Monday, October 30, 2006

What have Terry Pratchett, Richard Dawkins and Pope Benedict all got in common?

They are very, very interested in the relationship between Reason, Religion and Science.

I have just finished reading Science of the Discworld III. You have to be familiar with the Discworld novels to really get the point of the "Science of the Discworld" series, but if you are, then do yourself a real favour and read these three books. If you're not, then do yourself an even bigger favour and start reading the Discworld novels now. There's about a hundred to choose from and Pratchett writes faster than you can read so you will be laughing until you're in the grave.

Right, back to "Science III", the whole premise of this book is what would have happened if Darwin didn't write "The Origin of Species" but "Theology of Species" (or, as the wizards keep saying it: "The Ology" instead of "The Origin"). So, yes, it is about evolution and God and reason etc. etc. Its an entertaining and educational read, but you can easily get annoyed with it. Not so much with Pratchett as with his co-writers, Ian Stewart and Jack Cohen. The approach these blokes take to the relationship between religion and science is not unlike that of Richard Dawkins.

Who, if you are interested, recently did a radio debate in Ireland on the topic of the rationality (or lack of it) in religious belief. Zenit did us the monumental favour of putting the transcript up on their website in two parts: Part I and Part II. His interlocutor, David Quinn, runs circles around Dawkins. Dawkins is reduced to a sort of Monty-Pythonesque "No it isn't; Yes it is" style of argument.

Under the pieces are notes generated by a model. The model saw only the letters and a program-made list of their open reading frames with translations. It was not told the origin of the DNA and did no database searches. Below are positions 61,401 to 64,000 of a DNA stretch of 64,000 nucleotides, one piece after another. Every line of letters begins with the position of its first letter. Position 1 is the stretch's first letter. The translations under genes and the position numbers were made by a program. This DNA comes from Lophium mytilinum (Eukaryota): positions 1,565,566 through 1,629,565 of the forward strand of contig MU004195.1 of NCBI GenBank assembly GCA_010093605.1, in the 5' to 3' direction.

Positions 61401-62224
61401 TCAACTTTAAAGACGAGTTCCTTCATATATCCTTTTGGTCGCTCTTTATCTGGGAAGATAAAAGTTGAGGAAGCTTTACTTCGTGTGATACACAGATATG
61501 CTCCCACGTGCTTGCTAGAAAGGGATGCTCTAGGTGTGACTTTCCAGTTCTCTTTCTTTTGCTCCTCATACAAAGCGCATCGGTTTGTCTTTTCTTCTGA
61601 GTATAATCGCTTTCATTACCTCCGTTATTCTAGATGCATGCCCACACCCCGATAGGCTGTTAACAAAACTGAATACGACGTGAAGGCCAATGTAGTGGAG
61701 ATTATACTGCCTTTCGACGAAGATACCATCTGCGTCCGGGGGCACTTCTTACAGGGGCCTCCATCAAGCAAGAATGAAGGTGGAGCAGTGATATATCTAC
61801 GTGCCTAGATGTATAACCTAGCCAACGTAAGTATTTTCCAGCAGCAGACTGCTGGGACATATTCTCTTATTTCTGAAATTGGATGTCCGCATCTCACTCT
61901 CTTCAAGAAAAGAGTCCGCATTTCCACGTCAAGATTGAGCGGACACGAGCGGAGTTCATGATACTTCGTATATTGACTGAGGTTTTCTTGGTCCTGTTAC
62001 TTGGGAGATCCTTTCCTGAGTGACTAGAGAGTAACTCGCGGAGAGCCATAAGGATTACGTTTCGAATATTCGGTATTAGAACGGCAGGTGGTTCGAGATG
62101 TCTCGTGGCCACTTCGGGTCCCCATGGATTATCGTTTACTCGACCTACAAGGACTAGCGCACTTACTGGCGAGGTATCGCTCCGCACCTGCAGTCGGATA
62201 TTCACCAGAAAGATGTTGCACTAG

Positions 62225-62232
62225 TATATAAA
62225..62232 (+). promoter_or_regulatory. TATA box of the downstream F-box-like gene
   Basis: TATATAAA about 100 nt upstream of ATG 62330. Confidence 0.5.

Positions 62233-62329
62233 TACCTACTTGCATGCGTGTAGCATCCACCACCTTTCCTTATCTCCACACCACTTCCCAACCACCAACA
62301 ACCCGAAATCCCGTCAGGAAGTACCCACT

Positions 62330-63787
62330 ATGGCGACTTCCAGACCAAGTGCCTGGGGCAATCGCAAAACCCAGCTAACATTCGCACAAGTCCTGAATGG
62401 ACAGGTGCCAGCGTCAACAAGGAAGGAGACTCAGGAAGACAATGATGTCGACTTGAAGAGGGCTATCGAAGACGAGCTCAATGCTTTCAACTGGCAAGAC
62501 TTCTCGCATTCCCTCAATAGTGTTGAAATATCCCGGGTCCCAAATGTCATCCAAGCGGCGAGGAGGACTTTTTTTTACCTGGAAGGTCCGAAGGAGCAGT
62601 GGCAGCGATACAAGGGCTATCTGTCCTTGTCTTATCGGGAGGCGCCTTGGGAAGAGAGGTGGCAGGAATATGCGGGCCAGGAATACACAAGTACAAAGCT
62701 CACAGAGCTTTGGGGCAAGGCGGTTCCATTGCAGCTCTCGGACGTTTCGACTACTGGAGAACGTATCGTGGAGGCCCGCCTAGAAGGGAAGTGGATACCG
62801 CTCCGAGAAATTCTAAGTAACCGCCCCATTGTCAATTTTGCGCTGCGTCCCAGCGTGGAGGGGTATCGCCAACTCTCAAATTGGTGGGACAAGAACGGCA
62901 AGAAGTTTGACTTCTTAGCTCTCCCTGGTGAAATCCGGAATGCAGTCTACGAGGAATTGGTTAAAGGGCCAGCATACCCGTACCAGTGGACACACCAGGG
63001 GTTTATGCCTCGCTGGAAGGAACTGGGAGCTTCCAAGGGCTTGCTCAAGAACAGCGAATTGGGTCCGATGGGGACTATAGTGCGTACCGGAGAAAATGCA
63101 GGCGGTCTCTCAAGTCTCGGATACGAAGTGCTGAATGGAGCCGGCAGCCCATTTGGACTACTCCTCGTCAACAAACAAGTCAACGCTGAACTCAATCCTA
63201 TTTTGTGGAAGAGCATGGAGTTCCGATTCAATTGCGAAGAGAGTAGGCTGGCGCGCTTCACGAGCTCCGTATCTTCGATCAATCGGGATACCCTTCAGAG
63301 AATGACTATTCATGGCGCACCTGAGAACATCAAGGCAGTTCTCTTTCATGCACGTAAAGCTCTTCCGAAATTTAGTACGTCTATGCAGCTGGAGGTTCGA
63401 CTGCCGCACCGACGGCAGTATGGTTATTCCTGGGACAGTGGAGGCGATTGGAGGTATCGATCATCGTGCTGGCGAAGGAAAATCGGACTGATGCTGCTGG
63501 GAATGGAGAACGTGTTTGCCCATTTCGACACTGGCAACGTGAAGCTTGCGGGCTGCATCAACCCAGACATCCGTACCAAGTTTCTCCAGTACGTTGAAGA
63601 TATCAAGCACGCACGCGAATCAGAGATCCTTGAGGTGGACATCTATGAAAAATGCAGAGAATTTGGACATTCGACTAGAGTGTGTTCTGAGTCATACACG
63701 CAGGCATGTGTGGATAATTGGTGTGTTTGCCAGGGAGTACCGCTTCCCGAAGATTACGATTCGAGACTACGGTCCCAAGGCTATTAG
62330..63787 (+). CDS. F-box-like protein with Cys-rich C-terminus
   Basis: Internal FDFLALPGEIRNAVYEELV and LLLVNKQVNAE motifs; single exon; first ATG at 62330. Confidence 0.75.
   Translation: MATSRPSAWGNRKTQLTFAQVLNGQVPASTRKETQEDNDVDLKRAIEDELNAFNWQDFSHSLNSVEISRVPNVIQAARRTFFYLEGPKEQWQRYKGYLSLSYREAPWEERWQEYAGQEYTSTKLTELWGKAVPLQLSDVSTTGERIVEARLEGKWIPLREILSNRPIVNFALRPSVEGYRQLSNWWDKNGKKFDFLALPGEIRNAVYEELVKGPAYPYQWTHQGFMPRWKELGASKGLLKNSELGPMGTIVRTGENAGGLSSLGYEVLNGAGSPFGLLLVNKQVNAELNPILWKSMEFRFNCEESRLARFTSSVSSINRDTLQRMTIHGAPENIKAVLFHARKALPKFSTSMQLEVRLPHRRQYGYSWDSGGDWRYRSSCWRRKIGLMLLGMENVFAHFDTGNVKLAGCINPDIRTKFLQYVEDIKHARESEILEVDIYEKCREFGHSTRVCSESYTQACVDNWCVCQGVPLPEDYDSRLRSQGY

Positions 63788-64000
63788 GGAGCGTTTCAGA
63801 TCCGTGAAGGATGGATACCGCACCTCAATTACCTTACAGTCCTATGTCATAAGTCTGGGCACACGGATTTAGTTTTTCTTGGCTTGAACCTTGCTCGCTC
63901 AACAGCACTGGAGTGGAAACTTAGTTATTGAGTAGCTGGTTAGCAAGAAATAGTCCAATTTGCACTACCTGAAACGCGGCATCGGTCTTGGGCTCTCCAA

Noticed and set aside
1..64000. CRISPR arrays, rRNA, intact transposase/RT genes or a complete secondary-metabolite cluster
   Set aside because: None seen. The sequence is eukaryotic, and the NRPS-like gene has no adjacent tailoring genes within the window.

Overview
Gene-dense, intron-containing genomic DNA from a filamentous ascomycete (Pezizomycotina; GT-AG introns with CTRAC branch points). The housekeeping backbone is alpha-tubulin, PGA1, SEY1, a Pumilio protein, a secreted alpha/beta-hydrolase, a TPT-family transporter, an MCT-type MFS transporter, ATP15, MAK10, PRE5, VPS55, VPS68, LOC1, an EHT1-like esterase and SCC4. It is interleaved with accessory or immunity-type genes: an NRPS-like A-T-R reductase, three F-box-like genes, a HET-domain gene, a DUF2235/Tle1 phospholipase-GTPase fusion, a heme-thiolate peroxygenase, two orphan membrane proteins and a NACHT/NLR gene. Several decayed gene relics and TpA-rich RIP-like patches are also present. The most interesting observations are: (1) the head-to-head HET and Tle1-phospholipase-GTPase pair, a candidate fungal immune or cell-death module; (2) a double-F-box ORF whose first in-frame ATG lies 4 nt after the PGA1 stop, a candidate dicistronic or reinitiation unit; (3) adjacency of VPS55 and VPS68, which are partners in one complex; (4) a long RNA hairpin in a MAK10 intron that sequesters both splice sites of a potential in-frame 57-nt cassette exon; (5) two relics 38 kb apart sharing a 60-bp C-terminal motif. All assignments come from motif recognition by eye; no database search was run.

Back to "Science of the Discworld III": the first customer review on the Amazon link above is fairly spot on, I reckon. The reviewer writes:

It isn't as if Pratchett is setting up 6 day creationism against science. This book is actually based on a premise that people who believe that God works through evolution are dangerous and that godless evolution must triumph if the world's population is to be saved. ...Beyond that the logic of the arguments here defeat each other. As the book points out, one of the great strengths of Victorian England was that diversity flourished in it, and that is one of the reasons it was such an inventive time. What Pratchett also knows is that the diversity existed because no one world view predominated at the time. So what does Pratchett propose? To end the diversity of world views by making a godless scientific one the only show in town.